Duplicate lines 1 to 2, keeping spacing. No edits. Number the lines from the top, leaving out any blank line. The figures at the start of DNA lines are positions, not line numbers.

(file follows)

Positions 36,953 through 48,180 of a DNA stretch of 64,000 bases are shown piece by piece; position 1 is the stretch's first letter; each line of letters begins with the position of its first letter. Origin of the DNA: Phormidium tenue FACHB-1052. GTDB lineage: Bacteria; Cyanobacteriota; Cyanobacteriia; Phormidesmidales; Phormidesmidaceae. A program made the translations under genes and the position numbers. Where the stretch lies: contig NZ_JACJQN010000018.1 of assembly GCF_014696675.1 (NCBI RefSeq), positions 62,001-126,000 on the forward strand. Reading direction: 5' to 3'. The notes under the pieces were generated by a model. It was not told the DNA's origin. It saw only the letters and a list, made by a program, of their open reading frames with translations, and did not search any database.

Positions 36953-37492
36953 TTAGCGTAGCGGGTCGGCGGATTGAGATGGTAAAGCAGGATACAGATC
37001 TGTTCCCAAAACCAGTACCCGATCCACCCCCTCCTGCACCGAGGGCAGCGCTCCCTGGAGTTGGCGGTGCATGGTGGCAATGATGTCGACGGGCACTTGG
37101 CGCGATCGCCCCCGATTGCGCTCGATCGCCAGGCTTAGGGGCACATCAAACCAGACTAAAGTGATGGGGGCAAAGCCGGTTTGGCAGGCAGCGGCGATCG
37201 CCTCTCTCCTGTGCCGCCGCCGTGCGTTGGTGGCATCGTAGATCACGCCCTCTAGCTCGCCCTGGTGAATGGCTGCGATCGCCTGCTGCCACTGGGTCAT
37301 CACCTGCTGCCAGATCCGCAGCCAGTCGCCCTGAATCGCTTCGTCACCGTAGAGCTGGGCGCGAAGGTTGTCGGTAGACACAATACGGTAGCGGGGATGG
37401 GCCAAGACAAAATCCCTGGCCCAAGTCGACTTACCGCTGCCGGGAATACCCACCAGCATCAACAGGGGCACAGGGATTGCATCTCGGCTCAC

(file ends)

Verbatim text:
Positions 36,953 through 48,180 of a DNA stretch of 64,000 bases are shown piece by piece; position 1 is the stretch's first letter; each line of letters begins with the position of its first letter. Origin of the DNA: Phormidium tenue FACHB-1052. GTDB lineage: Bacteria; Cyanobacteriota; Cyanobacteriia; Phormidesmidales; Phormidesmidaceae. A program made the translations under genes and the position numbers. Where the stretch lies: contig NZ_JACJQN010000018.1 of assembly GCF_014696675.1 (NCBI RefSeq), positions 62,001-126,000 on the forward strand. Reading direction: 5' to 3'. The notes under the pieces were generated by a model. It was not told the DNA's origin. It saw only the letters and a list, made by a program, of their open reading frames with translations, and did not search any database.

Positions 36953-37492